All Taxa Biodiversity Inventory - Great Smoky Mountains National Park


Diptera - Fruit flies

Stenopa vulnerata (Loew)

Photograph by Jeffrey Lotz - FDACS/DPI















Fruit flies





Size: Approximately 7.5-9.0 mm long from antennae to tip of wings.
Wing pattern: Bold, brownish-black bands with deep hyaline incisions, and two tiny red spots near base.
Body color: Dark, brownish-black throughout. Rows of white setae on the thorax.
Oviscape: Concolorous with body, about 1 mm long, tapered to a blunt tip.


Stenopa vulnerata, Adult, The Purchase, August 2002, Photograph by Jeffrey Lotz - FDACS/DPI.
Stenopa vulnerata, Adult Female, The Purchase, August 2002, Photograph by Gary J. Steck.
Senecio aureus, Host for Stenopa vulnerata, Photograph by Gary J. Steck.  

Similar species:

Similar bold, black wing patterns are seen in some Rhagoletis species and Procecidochares atra. Rhagoletis spp. can be distinguished by their white scutellum. Procecidochares atra are smaller, with less extensive black bands near the wing base.

(GSMNP in green)

Western and northeastern U. S. and southern Canada south to North Carolina and Tennessee (GSMNP).



 In Park:

The Purchase and Sugarlands.



Golden Ragwort, Senecia aureus (L.) (Asteraceae).

Photograph by Gary J. Steck



 Open sunny fields, meadows, and grassy balds at a wide range of elevations. In Ohio they prefer open floodplain forests (Novak & Foote 1975).


 Adults have been collected in August and September in GSMNP. In northeastern Ohio the flight time is mid-July to early October, and there is only a single generation per year. The egg stage lasts a few days, then larvae feed in the bud or young shoot through the fall months. Larval development slows to a halt as first or second instars during the winter and resumes in the spring. Feeding sites develop into recognizable galls at the base of the plant in the spring, and pupariation occurs in June (Novak & Foote 1975).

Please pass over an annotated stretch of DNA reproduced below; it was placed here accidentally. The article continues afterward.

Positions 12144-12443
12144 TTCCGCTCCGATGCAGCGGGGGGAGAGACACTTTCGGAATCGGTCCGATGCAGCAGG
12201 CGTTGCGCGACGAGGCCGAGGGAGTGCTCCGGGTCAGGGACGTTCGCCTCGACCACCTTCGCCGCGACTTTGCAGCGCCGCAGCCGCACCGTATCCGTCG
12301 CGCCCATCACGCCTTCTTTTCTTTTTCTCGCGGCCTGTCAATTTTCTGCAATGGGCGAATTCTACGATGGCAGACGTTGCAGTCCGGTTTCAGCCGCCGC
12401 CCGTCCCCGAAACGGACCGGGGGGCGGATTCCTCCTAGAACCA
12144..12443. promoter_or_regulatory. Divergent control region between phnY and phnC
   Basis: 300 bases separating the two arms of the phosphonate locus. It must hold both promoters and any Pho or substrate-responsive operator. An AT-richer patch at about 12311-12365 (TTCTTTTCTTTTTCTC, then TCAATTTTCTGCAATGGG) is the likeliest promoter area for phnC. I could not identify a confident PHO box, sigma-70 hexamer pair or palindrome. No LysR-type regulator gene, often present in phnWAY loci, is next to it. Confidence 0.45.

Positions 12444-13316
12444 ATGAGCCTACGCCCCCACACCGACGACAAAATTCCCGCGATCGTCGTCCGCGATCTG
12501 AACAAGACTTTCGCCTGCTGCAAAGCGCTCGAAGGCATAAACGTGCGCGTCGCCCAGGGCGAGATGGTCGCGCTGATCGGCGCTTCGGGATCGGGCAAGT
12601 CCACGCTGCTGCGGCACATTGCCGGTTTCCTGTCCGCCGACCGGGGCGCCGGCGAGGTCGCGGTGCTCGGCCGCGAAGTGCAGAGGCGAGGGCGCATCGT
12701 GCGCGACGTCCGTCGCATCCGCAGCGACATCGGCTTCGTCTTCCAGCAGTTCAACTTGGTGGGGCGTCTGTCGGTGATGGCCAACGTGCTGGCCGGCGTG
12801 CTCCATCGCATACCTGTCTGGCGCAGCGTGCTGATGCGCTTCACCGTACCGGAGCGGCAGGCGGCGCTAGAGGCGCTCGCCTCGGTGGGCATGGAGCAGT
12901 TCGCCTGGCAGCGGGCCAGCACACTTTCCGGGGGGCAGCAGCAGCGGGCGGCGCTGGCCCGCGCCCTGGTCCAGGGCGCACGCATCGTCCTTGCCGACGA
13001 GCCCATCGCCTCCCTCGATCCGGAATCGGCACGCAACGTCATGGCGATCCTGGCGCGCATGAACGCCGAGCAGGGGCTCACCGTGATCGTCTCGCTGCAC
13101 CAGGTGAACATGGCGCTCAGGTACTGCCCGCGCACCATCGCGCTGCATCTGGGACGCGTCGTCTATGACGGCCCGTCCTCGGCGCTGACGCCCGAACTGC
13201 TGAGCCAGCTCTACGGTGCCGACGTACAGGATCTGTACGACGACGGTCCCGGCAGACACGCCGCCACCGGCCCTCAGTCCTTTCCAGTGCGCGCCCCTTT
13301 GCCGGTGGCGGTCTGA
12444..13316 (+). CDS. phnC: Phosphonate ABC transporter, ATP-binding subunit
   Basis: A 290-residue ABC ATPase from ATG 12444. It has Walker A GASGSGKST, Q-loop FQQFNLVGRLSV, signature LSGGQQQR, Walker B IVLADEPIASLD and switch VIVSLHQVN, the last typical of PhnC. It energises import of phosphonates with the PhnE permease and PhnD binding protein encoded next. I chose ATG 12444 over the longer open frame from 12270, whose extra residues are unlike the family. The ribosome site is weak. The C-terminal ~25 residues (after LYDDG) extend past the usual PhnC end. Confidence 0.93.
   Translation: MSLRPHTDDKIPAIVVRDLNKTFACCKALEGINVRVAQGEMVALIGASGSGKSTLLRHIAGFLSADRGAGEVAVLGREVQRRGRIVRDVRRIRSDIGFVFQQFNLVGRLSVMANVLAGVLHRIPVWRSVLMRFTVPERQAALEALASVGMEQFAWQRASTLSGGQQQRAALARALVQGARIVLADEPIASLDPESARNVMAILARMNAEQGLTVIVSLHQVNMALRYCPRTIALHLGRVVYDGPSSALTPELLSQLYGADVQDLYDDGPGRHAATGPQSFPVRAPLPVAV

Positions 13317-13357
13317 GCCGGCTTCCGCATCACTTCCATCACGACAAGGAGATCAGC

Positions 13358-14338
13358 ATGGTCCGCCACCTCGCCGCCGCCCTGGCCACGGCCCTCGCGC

Breeding and Courtship:

 Novak & Foote (1975) reported complex reproductive behavior that takes place on the host plant. Males blow bubbles and produce froth masses that they deposit on leaves or stems of the host. While females feed on the froth males initiate copulation.

 Oviposition and Immature Stages:

 Females oviposit into young vegetative buds or developing shoots near the base of the plant in August and early September in Ohio. Immature stages were described in detail by Novak & Foote (1975).

 Predators and Parasites:

  None reported.

 Community Ecology:



Populations of this fly depend on maintenance of its host plant populations, which thrive in open floodplain forests, and wet shaded areas around seeps and along stream margins.

 Special Protection Status:

- Rangewide: None

- In Park: All plants and animals are protected within the Great Smoky Mountains National Park. Collection requires a permit which is usually granted only for research or educational purposes.



Gary J. Steck, Ph.D., Florida State Collection of Arthropods, Gainesville
Bruce D. Sutton, Florida State Collection of Arthropods, Gainesville


Jeffrey Lotz, Division of Plant Industry, Florida Department of Agriculture & Consumer Services, Gainesville
Gary J. Steck, Ph.D., Florida State Collection of Arthropods, Gainesville

Web Page Development:

Bruce D. Sutton, Florida State Collection of Arthropods, Gainesville



Foote, R. H., F. L. Blanc, and A. L. Norrbom. 1993. Handbook of the fruit flies (Diptera: Tephritidae) of America north of Mexico. Cornell University Press, Ithaca, New York, 571 pp.
Novak, J.A. and B.A. Foote. 1975. Biology and immature stages of fruit flies: the genus Stenopa. Journal of the Kansas Entomological Society 48: 42-52.
Sutton, B. D., G. J. Steck, and D. Defoe. Additional records for Tephritidae (Diptera) from the Great Smoky Mountains National Park. (unpublished manuscript)


instar - A stage in larval development between molts. There are three active larval instars in higher Diptera.
oviposition - The act of laying eggs.
oviscape - The hardened sheath enclosing the needle-like ovipositor, or egg-laying structure, of female tephritid flies.
puparium - The hardened, cocoon-like structure, unique to Diptera, which develops from the cast 3rd instar skin, within which metamorphosis from pupa to adult takes place.
scutellum - The terminal portion of the thorax, usually hemispherical in shape and set apart by a suture.

Please send any questions or comments to G. J. Steck or B. D. Sutton

Last Updated: October 24, 2002